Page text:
This post has been a long time coming. I’ve started and restarted it at least a half-dozen times.
Quality – there may be no more multi-faceted and powerful attribute in successful software development. Quality is central to everything we do and seek.
- Higher quality leads to greater productivity, throughput and velocity
- Higher quality leads to increased responsiveness, reduced cycle-times, shorter lead-times
- Higher quality leads to improved customer satisfaction, employee satisfaction
- Higher quality leads to better predictability, reduced risk, improved decision making
Or at least that’s my hypothesis…
And that hypothesis is widely shared amongst the Agile and product development communities. We’ve developed numerous principles, practices and techniques intended to improve quality: Test Driven Development; Continuous Integration; Automated Build and Deploy; Pair Programming; Customer Demos; Behavior Driven Development; Acceptance Test Driven Development; and Set-based Design techniques are all at least partially focused on yielding quality improvements.
But quality can’t simply be viewed as a set of tools and techniques – independent variables/levers which we hypothesize will lead to improved business outcomes. Quality is also a business outcome unto itself.
This series emphasizes the need to focus on business outcomes (success) first – methods and practices second. So, putting aside the methods and good practice assumptions of Agile, and focusing solely on the business outcome of improved quality:
Quality = Fewer Defects in Production
We apply Agile quality practices and techniques, because we believe that doing so will yield improved business outcomes – quality (fewer defects in production) being one of those outcomes – along with productivity, predictability, responsiveness, customer and employee satisfaction.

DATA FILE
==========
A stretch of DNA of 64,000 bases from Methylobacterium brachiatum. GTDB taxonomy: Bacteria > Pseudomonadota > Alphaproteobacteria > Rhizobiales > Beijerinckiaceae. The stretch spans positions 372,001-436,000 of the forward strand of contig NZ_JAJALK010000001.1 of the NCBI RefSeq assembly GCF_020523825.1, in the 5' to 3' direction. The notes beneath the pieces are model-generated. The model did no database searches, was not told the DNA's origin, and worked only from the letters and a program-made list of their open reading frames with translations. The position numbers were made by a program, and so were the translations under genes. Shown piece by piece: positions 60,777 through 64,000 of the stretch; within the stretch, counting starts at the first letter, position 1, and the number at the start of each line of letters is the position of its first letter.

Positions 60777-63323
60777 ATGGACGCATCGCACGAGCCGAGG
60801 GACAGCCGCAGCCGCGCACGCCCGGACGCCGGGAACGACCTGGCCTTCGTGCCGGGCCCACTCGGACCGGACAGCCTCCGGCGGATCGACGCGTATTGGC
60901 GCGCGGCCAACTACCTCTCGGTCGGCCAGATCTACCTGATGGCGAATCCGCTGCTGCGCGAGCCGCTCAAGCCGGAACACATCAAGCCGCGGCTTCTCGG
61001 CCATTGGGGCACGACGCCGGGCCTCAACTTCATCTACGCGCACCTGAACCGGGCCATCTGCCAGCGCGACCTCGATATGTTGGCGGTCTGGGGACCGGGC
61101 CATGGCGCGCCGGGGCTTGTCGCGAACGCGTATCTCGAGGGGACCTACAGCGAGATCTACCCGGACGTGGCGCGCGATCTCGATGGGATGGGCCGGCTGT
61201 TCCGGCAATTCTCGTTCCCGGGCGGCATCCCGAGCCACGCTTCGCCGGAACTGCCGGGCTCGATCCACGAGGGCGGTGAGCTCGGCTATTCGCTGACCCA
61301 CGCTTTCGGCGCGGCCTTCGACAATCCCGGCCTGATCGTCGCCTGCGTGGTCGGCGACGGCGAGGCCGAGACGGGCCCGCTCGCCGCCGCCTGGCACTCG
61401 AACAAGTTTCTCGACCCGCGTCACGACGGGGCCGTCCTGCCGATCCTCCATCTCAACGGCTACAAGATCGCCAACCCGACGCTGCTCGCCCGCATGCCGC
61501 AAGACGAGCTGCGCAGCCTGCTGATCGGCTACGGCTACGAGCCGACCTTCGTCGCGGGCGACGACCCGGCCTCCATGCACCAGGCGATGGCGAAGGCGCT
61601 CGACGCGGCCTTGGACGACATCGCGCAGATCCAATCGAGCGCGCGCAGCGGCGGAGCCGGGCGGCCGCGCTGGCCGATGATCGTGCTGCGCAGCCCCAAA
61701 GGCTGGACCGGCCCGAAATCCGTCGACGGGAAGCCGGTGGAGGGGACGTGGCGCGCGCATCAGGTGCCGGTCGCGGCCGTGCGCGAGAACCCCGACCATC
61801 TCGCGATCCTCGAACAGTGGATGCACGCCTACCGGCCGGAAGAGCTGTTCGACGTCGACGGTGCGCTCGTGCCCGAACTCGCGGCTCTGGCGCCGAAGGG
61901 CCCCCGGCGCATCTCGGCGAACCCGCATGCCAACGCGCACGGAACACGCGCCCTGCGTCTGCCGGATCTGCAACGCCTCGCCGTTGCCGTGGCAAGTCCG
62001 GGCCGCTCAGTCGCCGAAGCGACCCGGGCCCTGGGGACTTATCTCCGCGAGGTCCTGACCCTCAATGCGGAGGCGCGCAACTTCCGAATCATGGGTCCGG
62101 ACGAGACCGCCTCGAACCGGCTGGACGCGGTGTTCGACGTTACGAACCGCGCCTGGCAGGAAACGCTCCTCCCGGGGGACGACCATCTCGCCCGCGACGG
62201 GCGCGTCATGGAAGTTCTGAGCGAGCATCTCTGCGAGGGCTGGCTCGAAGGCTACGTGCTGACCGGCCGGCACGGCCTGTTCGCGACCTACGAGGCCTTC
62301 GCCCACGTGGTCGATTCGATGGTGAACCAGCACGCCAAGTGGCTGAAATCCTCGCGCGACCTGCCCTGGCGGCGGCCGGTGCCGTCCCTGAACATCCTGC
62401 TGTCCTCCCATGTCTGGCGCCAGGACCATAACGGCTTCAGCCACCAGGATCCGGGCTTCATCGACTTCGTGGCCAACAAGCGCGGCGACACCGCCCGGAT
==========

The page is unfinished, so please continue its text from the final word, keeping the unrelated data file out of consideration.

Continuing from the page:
Large, manual, end-of-cycle execution of formal testing by an independent QA organization is also a method aimed at improving these business outcomes. I hypothesize that it is less effective than alternative Agile techniques. But I don’t take that on faith, and neither should you. We must test our hypothesis.
How Do We Measure Quality?
There are innumerable quality metrics that have been devised over the years – each with its own strengths and weaknesses. In my experience, it’s important to keep metrics simple, and to not let great become the enemy of good enough. In other words, if you have a metric that does a good job of providing insight into the quality of your product/solution, and is simple to collect and interpret; that is likely better than chasing after a metric that will do a great job, but would be more complicated.
For my part, I’ve had success over the years using a couple relatively simple metrics:
- DEFECT DENSITY – # Defects / KLOC
- DEFECT ARRIVAL – # Defects Identified / Month
What Do We Consider a Defect?
In both cases, I include only defects in the production system.
Measuring defects found and eliminated during the development cycle may be useful for managing your development and quality processes. But from a business outcomes perspective, our focus is reducing the number of defects that make it to production – not making assumptions about how or when to achieve that.
Not All Defects Are Created Equal
Any good metric should drive in more questions than answers. I find it useful to tag defects with information about type and severity, so that we can consider some of those questions more deeply.
- Our defect density is high; but our severity 1 & 2 density is low. What is the impact on other outcomes (productivity, customer satisfaction, etc.) if we were to invest in reducing our low severity defects?
- Our defect arrival is very high immediately following a major release. But the defects are mostly Type = Usability. Why are our customers having such a tough time using our new features; and how can we ease them through the learning curve?
You may have some hypotheses based on these questions. Perhaps those hypotheses involve application or improved use of Agile tools and techniques. What experiments would you run to prove or disprove your hypothesis? What new questions will those results yield?
This is the third post in our blog series, Measuring the Impact of Your Agile Investments. The series focuses on measuring the impact that Agile practices have on business outcomes.
Isaac Montgomery is the harried father of twin sons, a frustrated hack on the golf course, and an Agile Coach at Rally Software. He blogs at Leading Results, you can follow him on twitter at @iwmontgomery